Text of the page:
Long Service Life - The Kugler Mill Tank
for Potable Water Tanks
Cincinnati, Ohio -- The Kugler Mill elevated tank was a one million gallon elevated steel tank built in 1950. Its water came from various pumping stations at off-peak times for later distribution during peak demand hours. The System outgrew the Kugler Mill tank during the five decades after it was built and was replaced by a new tank at a higher elevation, and in a location to provide for a wider service area.
original interior paint coating reportedly failed after about eight years
in service. Faced
with this failure and the need to build and maintain eight new elevated
storage tanks during the 1960's, the Superintendent of Water Supply decided
to evaluate the use of metalizing. After thorough consideration of coating
cost and expected service life, the Cincinnati Water System elected to metalize
its new tanks beginning in 1960. The Kugler Mill tank was one of the first
to be metalized.
Through the 1960's the eight additional tanks were metalized with zinc. Since about 1969, three more tanks have been metalized for a system-wide total of twelve metalized tanks of various sizes and uses.
The metalizing specification requires coating all interior surfaces. According to the current Superintendent of Water Supply, the metalized tanks have required no subsequent re-metalizing. The zinc coatings, several of which are now more than 30 years old, continue to protect the Cincinnati Water System's steel tanks.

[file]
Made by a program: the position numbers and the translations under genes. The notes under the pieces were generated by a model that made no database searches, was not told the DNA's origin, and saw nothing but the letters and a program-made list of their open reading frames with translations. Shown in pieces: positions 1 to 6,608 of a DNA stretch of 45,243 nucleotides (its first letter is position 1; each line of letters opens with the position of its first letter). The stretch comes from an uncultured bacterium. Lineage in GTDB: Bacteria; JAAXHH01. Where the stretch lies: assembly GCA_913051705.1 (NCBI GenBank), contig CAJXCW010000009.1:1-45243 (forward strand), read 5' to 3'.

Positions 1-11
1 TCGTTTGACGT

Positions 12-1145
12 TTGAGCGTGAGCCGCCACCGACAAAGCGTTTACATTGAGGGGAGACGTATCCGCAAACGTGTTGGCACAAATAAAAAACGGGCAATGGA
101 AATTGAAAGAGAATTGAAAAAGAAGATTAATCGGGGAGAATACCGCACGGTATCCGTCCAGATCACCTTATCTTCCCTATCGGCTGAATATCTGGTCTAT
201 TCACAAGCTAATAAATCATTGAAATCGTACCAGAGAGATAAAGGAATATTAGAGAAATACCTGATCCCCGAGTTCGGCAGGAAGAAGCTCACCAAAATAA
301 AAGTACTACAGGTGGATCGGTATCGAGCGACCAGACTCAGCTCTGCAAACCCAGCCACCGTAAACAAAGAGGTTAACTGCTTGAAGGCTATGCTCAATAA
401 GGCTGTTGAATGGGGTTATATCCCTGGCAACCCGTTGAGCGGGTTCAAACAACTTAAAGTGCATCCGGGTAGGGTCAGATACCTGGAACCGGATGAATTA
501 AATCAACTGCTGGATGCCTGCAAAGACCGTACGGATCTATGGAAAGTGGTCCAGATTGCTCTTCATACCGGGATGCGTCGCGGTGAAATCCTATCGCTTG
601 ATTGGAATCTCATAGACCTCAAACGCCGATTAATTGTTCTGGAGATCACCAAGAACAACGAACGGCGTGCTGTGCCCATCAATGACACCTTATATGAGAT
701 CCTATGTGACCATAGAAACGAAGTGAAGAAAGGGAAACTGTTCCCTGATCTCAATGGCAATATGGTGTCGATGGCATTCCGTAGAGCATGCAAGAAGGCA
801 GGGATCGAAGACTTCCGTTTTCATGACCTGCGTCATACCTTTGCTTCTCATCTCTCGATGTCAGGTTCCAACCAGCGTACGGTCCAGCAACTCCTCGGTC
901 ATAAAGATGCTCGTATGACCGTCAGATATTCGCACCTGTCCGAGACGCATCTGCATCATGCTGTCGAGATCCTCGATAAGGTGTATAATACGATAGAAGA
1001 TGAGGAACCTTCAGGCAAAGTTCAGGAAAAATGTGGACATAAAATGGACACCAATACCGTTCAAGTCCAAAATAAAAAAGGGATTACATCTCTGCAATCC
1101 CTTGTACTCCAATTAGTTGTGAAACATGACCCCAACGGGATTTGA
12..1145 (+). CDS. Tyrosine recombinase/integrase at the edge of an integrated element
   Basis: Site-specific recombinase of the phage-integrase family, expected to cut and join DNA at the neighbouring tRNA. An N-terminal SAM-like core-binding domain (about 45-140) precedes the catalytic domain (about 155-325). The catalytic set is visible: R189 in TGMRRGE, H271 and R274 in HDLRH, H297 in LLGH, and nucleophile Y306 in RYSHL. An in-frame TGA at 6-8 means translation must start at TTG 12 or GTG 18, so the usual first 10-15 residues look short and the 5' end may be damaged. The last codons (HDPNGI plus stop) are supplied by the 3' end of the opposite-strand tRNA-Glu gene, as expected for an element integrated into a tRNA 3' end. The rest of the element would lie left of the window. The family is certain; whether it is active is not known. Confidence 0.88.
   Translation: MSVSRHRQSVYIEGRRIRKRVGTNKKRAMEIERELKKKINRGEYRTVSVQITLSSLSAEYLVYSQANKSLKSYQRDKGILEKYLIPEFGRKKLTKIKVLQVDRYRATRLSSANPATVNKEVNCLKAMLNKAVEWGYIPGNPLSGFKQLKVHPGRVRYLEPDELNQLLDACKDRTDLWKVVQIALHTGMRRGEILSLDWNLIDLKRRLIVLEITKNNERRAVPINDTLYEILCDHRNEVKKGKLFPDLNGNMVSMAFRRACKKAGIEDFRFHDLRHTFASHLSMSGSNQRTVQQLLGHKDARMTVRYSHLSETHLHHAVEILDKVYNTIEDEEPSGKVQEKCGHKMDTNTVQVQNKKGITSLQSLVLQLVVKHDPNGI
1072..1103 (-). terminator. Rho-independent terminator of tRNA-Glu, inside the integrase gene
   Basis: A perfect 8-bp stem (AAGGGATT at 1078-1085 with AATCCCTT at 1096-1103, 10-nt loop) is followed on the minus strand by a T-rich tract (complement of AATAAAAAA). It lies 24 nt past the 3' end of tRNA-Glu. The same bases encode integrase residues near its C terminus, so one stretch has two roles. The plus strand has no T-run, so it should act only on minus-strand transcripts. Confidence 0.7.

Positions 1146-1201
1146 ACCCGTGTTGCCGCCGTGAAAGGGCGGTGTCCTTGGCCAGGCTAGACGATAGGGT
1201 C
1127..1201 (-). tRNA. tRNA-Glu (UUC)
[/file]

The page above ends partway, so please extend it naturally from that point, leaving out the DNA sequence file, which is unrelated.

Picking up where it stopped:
This is a case where life cycle cost and value were properly considered. Those responsible for spending the taxpayers' money chose the lowest cost option - metalizing - and have saved those same taxpayers hundreds of thousands, if not millions, of dollars, which would have been spent had they continued to paint and repaint water tank interiors.
Remember, that when you decide to paint, you accept the total cost, the initial cost plus all maintenance repainting costs for the life of the structure.
During demolition of the Kugler Mill tank samples of the steel were preserved for coating evaluation. These samples were submitted to a metallurgical lab to examine and comment on the condition of the remaining coating.
According to the lab, "A continuous zinc coating generally over 100 Ám (.004") thick was observed on the samples taken from above the water line and at the water line (an area of alternating wet / dry cycles). The sample obtained from an area of constant immersion had a discontinuous zinc coating covering about 50% of the surface examined".
Complete details of this project, coating performance, photos and a life-cycle-cost (LCC) analysis, will soon be available through www.metalizing.com/newsletter.
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Joseph T. Butler, Inc.
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